Making pencils matter
A group exhibition takes rich and vibrant coloured pencil artworks beyond the ordinary.
COLOUR pencils aren’t just for children and colouring books.
Three artists intend to prove that in their group exhibition Yes! It’s Colour Pencils, with each bringing a unique approach to the often underestimated medium. The show is on at the Refinery Art Gallery in Kuala Lumpur.
Iranian artists Solmaz Mohammadi Pessian and Faranak Masihpour, and Penangite Sharon Siew Suan Kow explore the range of colour pencils through their choice of subjects, respectively nature, portraiture and still life.
Solmaz reveals it started as small idea to show the public how colour pencils could be fine art, leading her to rope in fellow enthusiasts Faranak and Sharon, then finding a willing gallery.
In this case, the Refinery Art Gallery has set up its space to host the 23 works from the trio.
“I chose colour pencil art because it is a very soft and gentle medium just like nature. So the brightness of colours in nature is easily presented with this medium,” says Solmaz in a recent interview.
“I can sit for a whole day and gently build up colours and textures of a flower with colour pencils,” she adds.
The self-taught artist, an IT engineer by training, began exploring the medium fulltime after moving to Kuala Lumpur from Tehran a decade ago.
Solmaz, 41, primarily focuses on the subject of nature – drawing flowers, butterflies and birds. However, she occasionally also uses her two children as subjects.
She notes that in addition to the subject matter, what makes each artist unique is their techniques of blending colour to layer textures.
“Colour pencil brands are not as wide (in variety) compared to oils and acrylic paints,” she mentions.
Faranak Masihpour, who prefers to go by the name Faramas, says her collection – composed of four portraits of elderly men and one of a child – runs on the emotional concept of living life to the fullest.
“As people travel through life, time writes its diary on their faces in each wrinkle, crease and blemish,” says Faramas.
Though Faramas never learned to paint formally, the experience she gained in illustration while studying fashion design, led to an interest in doing portraits. Her strengths lies in how she captures the soul of her subjects through their eyes.
“I’m trying to discover the emotions of each individual in their portraits. As an expressive way to highlight emotion in a face, I look at their eyes as the gateway to the soul,” she explains, adding that colour pencils are her main medium.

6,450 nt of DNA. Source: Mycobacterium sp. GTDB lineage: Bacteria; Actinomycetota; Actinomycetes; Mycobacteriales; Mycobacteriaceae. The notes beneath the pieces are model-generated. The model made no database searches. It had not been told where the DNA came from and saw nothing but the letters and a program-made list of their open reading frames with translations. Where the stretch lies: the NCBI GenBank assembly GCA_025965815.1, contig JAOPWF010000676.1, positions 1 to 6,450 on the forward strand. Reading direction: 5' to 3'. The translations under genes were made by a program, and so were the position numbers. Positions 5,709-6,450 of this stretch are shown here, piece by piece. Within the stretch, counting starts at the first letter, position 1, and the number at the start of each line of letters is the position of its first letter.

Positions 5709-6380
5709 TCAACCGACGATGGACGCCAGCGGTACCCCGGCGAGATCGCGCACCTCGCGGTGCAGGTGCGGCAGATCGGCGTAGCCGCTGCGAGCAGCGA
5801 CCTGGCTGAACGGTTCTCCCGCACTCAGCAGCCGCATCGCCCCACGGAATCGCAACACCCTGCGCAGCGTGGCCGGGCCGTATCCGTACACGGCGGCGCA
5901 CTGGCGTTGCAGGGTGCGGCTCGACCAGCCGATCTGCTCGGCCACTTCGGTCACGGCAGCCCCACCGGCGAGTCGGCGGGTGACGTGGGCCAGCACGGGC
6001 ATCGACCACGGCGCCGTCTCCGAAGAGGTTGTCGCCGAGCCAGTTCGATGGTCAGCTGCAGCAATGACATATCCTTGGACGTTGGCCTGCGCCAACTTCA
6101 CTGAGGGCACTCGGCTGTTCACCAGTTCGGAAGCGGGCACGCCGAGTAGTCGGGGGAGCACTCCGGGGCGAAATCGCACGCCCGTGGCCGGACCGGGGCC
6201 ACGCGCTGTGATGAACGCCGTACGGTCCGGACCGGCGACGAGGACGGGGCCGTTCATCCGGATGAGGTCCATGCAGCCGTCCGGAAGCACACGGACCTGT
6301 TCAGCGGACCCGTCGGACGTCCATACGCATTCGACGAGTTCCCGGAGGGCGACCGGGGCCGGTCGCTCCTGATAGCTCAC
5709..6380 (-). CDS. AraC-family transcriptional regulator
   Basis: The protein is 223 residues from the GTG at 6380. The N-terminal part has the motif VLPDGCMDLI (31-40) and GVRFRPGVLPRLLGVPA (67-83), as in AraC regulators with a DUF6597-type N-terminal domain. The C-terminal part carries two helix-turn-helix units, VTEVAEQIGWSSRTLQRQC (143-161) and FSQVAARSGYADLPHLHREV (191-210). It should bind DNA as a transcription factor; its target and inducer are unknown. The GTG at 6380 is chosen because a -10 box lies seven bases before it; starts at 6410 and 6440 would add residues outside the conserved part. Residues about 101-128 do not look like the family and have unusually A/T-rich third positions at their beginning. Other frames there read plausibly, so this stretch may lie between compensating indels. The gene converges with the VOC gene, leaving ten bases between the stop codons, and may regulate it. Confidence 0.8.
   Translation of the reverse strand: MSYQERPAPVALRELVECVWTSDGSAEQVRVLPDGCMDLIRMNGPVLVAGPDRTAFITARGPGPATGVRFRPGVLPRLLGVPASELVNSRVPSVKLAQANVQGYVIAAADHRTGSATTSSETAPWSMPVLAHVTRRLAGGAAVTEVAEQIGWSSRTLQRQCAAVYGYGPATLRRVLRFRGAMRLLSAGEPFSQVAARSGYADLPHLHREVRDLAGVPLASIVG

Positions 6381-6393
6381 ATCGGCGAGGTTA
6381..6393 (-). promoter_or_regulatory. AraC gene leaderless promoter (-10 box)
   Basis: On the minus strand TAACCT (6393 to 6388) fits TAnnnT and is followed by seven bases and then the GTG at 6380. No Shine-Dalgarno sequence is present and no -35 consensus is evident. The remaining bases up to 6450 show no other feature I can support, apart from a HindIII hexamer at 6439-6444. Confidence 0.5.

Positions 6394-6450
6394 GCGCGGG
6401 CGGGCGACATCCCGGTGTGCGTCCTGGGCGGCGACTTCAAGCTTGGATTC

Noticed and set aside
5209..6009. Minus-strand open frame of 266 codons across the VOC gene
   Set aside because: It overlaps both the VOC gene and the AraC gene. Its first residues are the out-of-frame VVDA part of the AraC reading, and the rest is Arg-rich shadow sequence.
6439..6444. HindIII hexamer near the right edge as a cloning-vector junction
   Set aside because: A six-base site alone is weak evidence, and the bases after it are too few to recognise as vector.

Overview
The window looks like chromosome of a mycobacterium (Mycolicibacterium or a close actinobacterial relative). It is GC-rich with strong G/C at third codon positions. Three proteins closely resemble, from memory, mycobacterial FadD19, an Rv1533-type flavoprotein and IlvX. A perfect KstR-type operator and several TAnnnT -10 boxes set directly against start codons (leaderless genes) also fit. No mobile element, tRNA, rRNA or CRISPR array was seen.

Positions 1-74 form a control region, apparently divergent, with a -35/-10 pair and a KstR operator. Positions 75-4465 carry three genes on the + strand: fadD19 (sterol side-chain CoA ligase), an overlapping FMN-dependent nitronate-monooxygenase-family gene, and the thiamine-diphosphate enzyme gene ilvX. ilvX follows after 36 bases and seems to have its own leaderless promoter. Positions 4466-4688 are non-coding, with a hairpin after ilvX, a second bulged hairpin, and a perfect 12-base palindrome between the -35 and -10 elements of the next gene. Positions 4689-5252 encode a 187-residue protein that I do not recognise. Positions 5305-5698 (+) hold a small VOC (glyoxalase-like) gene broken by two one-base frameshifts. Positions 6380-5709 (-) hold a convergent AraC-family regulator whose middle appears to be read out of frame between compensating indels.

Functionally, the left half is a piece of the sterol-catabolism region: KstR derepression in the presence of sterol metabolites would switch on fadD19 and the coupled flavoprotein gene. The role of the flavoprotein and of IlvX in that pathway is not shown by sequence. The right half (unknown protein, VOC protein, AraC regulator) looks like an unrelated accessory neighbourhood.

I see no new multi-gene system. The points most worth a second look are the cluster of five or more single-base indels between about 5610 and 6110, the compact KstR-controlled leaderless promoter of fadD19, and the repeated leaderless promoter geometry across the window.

Siew, however, prefers to draw everyday items, and you’ll find things like pebbles or keychains on her list.
“My inspiration comes from everyday things that people would recognise at a glance.
I also want the work to be more than just a beautiful picture, so I have to put more thought into the meaning behind the piece,” says Siew.
The 47-year-old is relatively new to the colour pencil medium, picking it up in 2013.
Siew believes there is a perception that colour pencils are for children.
“Even teenagers prefer to use graphite or poster colours,” she says.
“When I say I’m a colour pencil artist, people think I just fill up colouring books.”
To broaden the appeal of colour pencil art, the three artists will be organising a free workshop at the Refinery Art Gallery on June 10, where attendees will be able to see how these artists get the most out of their colour pencils.
Yes! It’s Colour Pencils exhibition is on at the Refinery Art Gallery, G-3A, d6, Jalan Sentul in Kuala Lumpur till June 15. The gallery is open daily, 10am to 6pm. For more info or to book a space at the June 10 workshop, call 012-205 0716 or visit www.facebook.com/d7refinery.
Siew’s Head Or Tail (Faber-Castell Polychromos colour pencil, on Arches Aquarelle watercolour paper, 2016).
Solmaz’s inspiration comes primary from nature, and in Pure Velvet (colour pencil, 2010), she focuses on capturing the textures of butterfly wings and flower petals.
Faramas’ Faces Like Books IV (colour pencil on acid-free paper, 2016) follows her philosophy that faces act as the diary of one’s life, telling what a person has done with each wrinkle and detail.